People observe the same events/circumstances and reach different conclusions, ideally without denigrating the opinion of others, but are under no obligation to impose their opinion on others.
                  I have no quarrel with wind, solar, hydro or nuclear..whatever fits.
                  One thing I do not understand is the contempt for fossil fuels.
                  Fossil fuels made possible the Industrial Revolution, continue to manufacture renewable energy equipment, will be the only practical fuel for all purpose/conditions internal combustion engines for the foreseeable future and, not insignificantly, made US energy independent.
                  I rest my case.
                  And the horse and Camel were once the main means of transportation. Bring back the horse? And Poop was the main form of heating. Bring back poop?

                  Comment


                  • Originally posted by lonewolf View Post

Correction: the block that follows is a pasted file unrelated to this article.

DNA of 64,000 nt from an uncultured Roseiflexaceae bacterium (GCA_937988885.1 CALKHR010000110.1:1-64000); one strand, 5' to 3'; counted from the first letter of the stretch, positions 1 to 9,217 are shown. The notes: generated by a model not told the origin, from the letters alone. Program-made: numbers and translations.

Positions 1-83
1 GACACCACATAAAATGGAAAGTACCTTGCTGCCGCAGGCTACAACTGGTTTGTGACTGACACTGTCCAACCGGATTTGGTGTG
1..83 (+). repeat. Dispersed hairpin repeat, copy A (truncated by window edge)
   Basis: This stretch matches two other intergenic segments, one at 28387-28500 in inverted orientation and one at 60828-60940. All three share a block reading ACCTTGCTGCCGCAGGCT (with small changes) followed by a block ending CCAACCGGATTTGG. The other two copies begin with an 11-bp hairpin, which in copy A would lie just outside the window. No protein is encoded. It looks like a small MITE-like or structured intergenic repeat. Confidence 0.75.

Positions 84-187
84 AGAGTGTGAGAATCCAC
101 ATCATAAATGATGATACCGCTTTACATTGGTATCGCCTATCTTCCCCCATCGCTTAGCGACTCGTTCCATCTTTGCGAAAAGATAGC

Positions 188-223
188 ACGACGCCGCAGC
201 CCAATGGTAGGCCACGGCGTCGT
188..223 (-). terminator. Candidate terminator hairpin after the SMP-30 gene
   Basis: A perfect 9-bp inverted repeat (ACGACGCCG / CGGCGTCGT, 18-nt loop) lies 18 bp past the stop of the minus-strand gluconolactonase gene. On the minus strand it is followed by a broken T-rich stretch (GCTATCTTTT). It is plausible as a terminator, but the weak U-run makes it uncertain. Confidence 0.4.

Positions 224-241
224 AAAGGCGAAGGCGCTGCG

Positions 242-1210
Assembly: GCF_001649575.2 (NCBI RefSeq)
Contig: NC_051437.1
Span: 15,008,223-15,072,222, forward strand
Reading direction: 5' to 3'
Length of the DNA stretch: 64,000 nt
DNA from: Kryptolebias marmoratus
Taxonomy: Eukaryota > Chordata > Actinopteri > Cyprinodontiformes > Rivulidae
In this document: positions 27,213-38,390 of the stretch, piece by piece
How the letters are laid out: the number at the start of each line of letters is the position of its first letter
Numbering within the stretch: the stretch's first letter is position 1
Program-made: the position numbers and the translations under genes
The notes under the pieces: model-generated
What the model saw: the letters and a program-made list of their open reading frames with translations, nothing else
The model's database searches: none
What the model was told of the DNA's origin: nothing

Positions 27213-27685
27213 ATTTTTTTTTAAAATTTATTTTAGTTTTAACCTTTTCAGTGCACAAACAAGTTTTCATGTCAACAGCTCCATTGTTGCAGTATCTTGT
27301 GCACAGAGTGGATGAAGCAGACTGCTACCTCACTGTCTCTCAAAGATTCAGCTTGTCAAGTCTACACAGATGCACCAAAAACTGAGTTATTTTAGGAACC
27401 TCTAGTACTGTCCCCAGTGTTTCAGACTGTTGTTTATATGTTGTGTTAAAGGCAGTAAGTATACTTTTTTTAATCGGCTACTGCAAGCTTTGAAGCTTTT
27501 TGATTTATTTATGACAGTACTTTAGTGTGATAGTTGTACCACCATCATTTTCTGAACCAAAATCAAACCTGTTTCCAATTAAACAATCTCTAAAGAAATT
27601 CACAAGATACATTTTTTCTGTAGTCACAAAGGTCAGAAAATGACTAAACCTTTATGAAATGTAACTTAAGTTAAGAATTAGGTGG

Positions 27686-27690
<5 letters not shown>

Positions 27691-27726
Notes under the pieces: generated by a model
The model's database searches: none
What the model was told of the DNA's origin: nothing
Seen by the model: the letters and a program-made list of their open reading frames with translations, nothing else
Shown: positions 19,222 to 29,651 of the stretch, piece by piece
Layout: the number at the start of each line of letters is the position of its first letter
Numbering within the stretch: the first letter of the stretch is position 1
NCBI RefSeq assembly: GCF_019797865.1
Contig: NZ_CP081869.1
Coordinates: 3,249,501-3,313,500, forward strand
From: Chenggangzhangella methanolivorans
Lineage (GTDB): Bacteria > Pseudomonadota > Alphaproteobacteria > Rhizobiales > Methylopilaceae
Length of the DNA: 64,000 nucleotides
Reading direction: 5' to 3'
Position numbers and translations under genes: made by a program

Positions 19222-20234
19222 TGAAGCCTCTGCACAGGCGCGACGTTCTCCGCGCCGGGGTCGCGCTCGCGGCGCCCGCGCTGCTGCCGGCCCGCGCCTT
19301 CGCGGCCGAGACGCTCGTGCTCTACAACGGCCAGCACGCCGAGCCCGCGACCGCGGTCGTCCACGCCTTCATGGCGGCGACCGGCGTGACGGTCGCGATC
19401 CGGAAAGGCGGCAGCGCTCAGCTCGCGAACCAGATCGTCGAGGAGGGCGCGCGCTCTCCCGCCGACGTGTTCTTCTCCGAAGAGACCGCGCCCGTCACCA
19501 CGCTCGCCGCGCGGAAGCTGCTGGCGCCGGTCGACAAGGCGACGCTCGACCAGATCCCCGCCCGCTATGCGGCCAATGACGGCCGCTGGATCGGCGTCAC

Is it too late to ask, how is "climate" political?
                    It's not the climate that is political it's the role of humans, and where there are humans their is politics.

                    Comment


                    • Originally posted by Conor Dary View Post
                      In today's FT ...
                      This is news? Ramaco Carbon was formed in 2011 and a successful project was described two years ago today in Bloomberg:

                      https://d17tjsihmynk9n.cloudfront.ne...marines-v2.pdf

                      Ramaco lists over twenty articles and press releases about their activities:

                      https://www.ramacocarbon.com/news-presentations/

                      Other than the gratuitous "act of desperation" description of Ramaco's activities, I'm not sure what FT's point was.
                      Sunlight is said to be the best of disinfectants

                      Comment


                      • Right ....from the FT...